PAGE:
Candidates for LA’s second district supervisor tackle tough issues
District includes roughly half of the county’s Black population
Lisa Fitch Editor | 2/20/2020, midnight
“Democracy transformed from thin paper to thick action is the greatest form of government on the earth.”
—Dr. Martin Luther King, Jr.
On March 3, the constituents of LA County will vote in what has come to be known as “Super Tuesday,” because the largest number of U.S. states will hold primary elections and caucuses on that date.
LA County’s second supervisory district could be called a “Super District.” It spans more than 150 squire miles and includes more than 2 million residents within part of LA and several unincorporated areas, plus the cities of Carson, Compton, Culver City, Gardena, Hawthorne, Inglewood, Lawndale and Lynwood.
Three well-known politicians are running for Second District Supervisor: Holly Mitchell, who is currently a California senator; Jan Perry, who was formerly an LA City Councilperson and later head of the city’s Economic & Workforce Development Department; and Herb Wesson, who is leaving his current seat as the 10th District city councilman.
Our Weekly asked the candidates questions about healthcare, homelessness and human trafficking.
Holly Mitchell represents nearly 1 million residents of California’s 30th Senate District, which ranges from Century City to South LA and takes in Culver City, Cheviot Hills, the Crenshaw District, USC, downtown LA and a portion of Inglewood. She was named the first African-American to chair the powerful Senate Budget and Fiscal Review Committee in 2016 and she has an endorsement from Gov. Gavin Newsom.
A member of the California Legislative Black Caucus, Mitchell recently attended a “State of Black California” event at UCLA and encouraged African-Americans to get engaged in political issues.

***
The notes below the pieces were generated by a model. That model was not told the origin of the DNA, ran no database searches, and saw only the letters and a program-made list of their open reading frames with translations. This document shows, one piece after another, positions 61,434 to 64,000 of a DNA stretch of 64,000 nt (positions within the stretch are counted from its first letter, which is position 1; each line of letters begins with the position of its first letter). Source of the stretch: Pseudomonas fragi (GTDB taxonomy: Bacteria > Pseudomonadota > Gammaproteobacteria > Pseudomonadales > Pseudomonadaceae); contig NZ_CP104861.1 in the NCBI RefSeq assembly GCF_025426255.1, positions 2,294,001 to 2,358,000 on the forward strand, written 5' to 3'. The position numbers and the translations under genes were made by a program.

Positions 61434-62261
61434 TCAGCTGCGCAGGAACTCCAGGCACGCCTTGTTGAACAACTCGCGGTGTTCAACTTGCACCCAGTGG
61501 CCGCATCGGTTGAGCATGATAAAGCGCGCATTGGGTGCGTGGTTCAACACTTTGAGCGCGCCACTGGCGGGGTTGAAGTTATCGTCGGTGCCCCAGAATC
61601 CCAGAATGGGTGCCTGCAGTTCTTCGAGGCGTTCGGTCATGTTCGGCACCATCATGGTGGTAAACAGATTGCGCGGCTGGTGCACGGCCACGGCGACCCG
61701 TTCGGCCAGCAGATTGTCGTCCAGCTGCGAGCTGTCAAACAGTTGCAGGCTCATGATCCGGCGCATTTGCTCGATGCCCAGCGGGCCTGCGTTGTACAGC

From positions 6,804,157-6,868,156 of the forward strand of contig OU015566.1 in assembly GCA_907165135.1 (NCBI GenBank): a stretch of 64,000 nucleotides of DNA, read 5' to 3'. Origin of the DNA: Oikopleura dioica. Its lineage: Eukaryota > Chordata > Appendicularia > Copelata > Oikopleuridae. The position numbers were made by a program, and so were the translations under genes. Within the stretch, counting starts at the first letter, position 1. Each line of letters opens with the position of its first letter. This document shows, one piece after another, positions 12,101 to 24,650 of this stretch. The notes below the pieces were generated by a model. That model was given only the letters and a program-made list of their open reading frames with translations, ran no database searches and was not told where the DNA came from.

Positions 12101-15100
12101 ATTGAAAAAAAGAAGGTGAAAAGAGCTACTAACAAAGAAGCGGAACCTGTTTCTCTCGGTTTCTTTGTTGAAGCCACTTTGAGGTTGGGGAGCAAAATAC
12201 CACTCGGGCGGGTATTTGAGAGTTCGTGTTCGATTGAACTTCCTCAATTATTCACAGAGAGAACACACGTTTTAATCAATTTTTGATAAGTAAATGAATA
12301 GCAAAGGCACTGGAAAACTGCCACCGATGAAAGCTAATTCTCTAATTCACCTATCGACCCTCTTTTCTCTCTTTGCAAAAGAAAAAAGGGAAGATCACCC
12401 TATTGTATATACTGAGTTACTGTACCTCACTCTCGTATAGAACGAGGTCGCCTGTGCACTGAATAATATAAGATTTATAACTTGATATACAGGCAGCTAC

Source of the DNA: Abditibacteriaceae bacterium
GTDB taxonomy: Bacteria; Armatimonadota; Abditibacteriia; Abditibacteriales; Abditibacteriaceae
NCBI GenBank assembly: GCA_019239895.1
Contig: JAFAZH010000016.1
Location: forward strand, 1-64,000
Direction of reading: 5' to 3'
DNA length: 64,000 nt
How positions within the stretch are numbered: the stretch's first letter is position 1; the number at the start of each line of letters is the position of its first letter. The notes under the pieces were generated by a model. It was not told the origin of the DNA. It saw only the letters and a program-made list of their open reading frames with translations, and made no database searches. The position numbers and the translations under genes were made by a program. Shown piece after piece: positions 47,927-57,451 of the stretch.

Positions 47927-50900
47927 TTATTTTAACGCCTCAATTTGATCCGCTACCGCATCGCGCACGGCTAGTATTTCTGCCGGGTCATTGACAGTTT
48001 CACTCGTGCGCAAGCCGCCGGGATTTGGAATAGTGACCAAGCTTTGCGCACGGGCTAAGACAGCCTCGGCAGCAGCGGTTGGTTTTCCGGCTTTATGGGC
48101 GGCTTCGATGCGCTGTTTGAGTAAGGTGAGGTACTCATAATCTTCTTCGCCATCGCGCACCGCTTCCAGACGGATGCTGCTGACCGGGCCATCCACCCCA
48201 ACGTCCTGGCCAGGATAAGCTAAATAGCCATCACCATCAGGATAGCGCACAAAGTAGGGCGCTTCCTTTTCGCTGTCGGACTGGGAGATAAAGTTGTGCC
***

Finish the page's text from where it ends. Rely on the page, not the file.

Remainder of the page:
“I long for the day when Black people have the luxury to not engage,” Mitchell said. “Black people need government as our employer, as the educator of our children, as our healthcare provider, as our houser, as our CalWORKS provider, as our SNAP provider. We still rely on government, good, bad or indifferent.”
Mitchell voted for the Healthy California Act—a bill that would provide comprehensive universal single-payer health care coverage and help control the high costs.
“My plan is to ensure the Second Supervisorial District has the medical institutions it needs and to expand access to quality, affordable care,” Mitchell said. “We disproportionately carry the burden of poor health outcomes—due in part to systemic racism, a lack of preventative resources and limited access to affordable and quality care.”
In Sacramento, Mitchell worked to allocate $166 million in funding for the Los Angeles Homeless Services Authority, but funding is not the only solution.
“My plan to address our homeless crisis consist of one: Stabilizing our communities -- We can't just build our way out of this crisis, we must also leverage existing housing stock and stem the tide of new residents who are becoming homeless. Two: Scaling-up resources and solutions that work —This new reality demands we quickly expand and scale up our plans and projects to meet the real need. And three: Build for all -- A true plan to address our homeless crisis must include a plan to build more housing that is accessible for all income levels.”